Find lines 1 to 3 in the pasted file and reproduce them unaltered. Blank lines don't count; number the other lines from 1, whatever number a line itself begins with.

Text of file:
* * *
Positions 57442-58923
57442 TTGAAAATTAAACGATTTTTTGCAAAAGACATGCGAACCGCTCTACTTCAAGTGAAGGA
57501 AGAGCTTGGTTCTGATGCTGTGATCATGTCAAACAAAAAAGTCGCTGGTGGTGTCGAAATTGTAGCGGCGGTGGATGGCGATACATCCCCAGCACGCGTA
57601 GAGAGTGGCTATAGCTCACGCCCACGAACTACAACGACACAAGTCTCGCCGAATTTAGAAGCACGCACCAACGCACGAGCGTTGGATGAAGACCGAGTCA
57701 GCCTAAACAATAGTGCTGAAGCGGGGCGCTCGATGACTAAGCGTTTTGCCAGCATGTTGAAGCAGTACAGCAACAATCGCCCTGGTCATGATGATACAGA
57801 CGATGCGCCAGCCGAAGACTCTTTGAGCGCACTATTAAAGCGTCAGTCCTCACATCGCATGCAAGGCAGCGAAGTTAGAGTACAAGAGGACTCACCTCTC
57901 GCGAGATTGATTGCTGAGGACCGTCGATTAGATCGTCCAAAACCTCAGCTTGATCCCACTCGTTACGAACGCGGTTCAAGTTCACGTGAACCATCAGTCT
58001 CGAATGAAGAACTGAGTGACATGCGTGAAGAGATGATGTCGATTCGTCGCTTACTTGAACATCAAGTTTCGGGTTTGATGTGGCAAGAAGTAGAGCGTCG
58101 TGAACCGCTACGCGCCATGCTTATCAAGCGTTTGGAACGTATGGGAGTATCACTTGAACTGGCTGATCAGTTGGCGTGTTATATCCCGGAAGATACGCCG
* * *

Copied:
Positions 57442-58923
57442 TTGAAAATTAAACGATTTTTTGCAAAAGACATGCGAACCGCTCTACTTCAAGTGAAGGA
57501 AGAGCTTGGTTCTGATGCTGTGATCATGTCAAACAAAAAAGTCGCTGGTGGTGTCGAAATTGTAGCGGCGGTGGATGGCGATACATCCCCAGCACGCGTA